Hayes burst onto the scene slashing .376/.442/.642 with five homers over just 95 plate appearances as a rookie at the end of the 2020 season. Then he injured his wrist at the onset of the 2021 campaign and posted a .689 OPS in for that year and an even worse .659 mark in 2022. He dealt with back issues for part of this season and missed almost all of July. This could explain why Hayes is still wildly under-rostered despite his breakout, or re-emergence beginning in June.
That’s right, Hayes slashed .337/.337/.518 and smacked three long balls, with a couple of swipes back in June. Back issues limited him to just one game in July and then he picked right back up and slashed an even better .323/.366/.570 in August while launching five more round-trippers.
Hayes has always hit the ball hard. He’s in the top 10% for both exit velocity and hard-hit rate. His issue has always been his low launch angle and high ground ball rate. Hayes looks like he may have fixed those issues though, and has posted 13.7 degree launch angle this season, which is a huge improvement over the 5.2 he notched last year and his 7.2 career mark. He’s also dropped his ground ball rate to below the league average, and increased his fly rate to just above the league average.
Hayes’ breakout/resurgence is strongly supported by his underlying rates and fantasy managers should get on board if they can. Also, Pirate fans should be ecstatic to see what Hayes has been doing with his bat. His defense has never been in question and if his offensive turnaround sticks, the Buccos could have something really special at the hot corner.
Tanner Scott, Relief Pitcher, Florida Marlins. 39% Rostered
Tanner Scott ranks in the five percent of MLB pitchers in the following categories (deep breath): average exit velocity allowed, hard hit percentage, barrel rate, whiff rate, strikeout rate, chase rate, and even fastball spin. His expected batting average against is just outside the league’s top 10% percent though. What a bum.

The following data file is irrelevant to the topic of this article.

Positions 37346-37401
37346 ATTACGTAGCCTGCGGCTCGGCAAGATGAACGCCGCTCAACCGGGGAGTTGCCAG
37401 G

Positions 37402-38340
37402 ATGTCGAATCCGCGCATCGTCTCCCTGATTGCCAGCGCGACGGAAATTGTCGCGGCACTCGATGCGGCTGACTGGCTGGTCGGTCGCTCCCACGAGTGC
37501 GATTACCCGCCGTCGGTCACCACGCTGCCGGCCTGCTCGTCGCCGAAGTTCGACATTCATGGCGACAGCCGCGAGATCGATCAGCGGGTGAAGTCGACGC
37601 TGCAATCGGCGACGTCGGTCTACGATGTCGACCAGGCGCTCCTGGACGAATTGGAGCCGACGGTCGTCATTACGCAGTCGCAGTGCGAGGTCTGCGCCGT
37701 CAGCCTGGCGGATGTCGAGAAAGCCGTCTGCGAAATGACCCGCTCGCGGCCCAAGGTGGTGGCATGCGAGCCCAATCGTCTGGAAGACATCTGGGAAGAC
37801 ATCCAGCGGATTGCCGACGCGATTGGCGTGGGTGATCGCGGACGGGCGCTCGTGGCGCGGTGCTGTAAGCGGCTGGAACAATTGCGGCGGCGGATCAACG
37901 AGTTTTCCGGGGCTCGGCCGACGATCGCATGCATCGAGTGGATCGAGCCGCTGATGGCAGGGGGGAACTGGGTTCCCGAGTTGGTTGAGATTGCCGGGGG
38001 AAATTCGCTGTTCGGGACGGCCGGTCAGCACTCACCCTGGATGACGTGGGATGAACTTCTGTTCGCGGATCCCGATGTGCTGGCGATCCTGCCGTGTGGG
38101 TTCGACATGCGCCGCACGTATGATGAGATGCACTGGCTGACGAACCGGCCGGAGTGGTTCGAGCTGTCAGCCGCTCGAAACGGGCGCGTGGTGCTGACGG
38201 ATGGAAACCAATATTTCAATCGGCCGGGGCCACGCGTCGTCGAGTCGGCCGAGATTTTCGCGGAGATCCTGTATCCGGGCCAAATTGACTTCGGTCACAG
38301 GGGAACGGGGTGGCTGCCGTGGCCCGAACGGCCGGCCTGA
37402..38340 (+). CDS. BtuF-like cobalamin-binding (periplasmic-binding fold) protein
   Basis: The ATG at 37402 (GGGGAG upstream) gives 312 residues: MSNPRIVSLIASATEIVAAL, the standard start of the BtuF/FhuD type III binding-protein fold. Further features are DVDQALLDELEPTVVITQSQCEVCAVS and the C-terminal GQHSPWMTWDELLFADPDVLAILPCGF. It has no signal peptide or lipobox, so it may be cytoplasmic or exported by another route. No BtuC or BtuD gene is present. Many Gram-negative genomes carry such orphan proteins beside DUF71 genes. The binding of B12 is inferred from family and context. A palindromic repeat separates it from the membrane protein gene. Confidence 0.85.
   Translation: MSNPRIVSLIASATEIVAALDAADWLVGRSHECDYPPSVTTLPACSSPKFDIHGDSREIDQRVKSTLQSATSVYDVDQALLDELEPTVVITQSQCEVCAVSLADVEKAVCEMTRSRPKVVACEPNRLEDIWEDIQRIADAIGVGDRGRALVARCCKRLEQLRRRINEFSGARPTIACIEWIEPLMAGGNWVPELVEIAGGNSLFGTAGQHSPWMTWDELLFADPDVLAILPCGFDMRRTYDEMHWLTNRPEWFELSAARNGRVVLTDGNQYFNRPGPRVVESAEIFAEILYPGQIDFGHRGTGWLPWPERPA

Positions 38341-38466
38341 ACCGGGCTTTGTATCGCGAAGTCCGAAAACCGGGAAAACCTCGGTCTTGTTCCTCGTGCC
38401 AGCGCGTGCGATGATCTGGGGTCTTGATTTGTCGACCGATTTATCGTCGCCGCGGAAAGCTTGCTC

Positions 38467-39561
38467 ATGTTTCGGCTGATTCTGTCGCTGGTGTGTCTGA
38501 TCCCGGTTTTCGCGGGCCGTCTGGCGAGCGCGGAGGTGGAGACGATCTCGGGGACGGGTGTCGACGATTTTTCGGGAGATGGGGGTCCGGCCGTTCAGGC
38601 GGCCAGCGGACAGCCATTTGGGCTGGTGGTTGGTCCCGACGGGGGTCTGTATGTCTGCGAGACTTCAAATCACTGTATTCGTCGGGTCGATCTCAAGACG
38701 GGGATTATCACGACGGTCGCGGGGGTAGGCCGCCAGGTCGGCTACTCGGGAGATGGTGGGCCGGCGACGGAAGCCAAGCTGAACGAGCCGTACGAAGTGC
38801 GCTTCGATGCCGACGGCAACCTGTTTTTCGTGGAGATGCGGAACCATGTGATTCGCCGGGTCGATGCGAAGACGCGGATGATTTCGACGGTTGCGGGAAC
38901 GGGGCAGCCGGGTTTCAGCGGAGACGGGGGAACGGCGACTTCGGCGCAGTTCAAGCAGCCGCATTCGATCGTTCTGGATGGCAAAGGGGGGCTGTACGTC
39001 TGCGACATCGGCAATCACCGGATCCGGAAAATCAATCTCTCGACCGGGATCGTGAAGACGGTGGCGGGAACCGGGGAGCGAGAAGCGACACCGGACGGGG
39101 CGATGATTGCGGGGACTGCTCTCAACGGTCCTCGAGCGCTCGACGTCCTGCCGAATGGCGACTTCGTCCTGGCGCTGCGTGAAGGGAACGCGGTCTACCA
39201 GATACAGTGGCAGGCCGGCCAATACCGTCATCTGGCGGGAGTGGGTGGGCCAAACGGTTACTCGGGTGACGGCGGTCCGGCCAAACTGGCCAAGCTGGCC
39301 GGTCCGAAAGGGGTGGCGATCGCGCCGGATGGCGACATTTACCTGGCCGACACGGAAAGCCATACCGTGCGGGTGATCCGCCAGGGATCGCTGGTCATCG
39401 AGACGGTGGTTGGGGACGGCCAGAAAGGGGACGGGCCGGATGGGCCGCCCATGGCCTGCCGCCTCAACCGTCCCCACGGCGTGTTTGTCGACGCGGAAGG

While all that is pretty awesome, what really earns him a spot in this column is the poor performance of David Robertson. Robertson was acquired from the Mets at the trade deadline, but posted a 7.20 ERA and blew three saves in seven opportunities. Scott appears to be first in line for saves and earned one in Miami’s 2-1 win over Washington this past Sunday. Definitely grab Scott if it’s not too late.
Belt got off to an excruciatingly slow start this year. He slashed just .170/.246/.288 with a single homer through the end of April. He posted excellent batting average and on-base rates in May, but still hit just one homer. Then he trended downward in June and July, batting .260 and .191 respectively over those months, but reversed that slide and found his power stroke in August.
Over the past month, Belt has slashed .284/.411/.622 while slugging seven home runs. He’s still carrying below-average exit velocities and hard-hit rates for the year, but he somewhat makes for up it with elite chase and walk rates. And more importantly, he’s making better decisions. Take a look at how well his swing decision chart below lines up with his month-to-month performance over the course of the season.
While Belt has maintained a decision value within the top quartile of the league all season, it’s immediately evident that his spikes correlate to his better-performing months. Thankfully for fantasy managers, Belt is making the most of his plate appearances just when we need him the most. He’s been batting second or third in most games and could be a big factor in helping you finish in first place.
Good luck everyone and I hope you have reason to keep reading DLR&F for my next installment in September!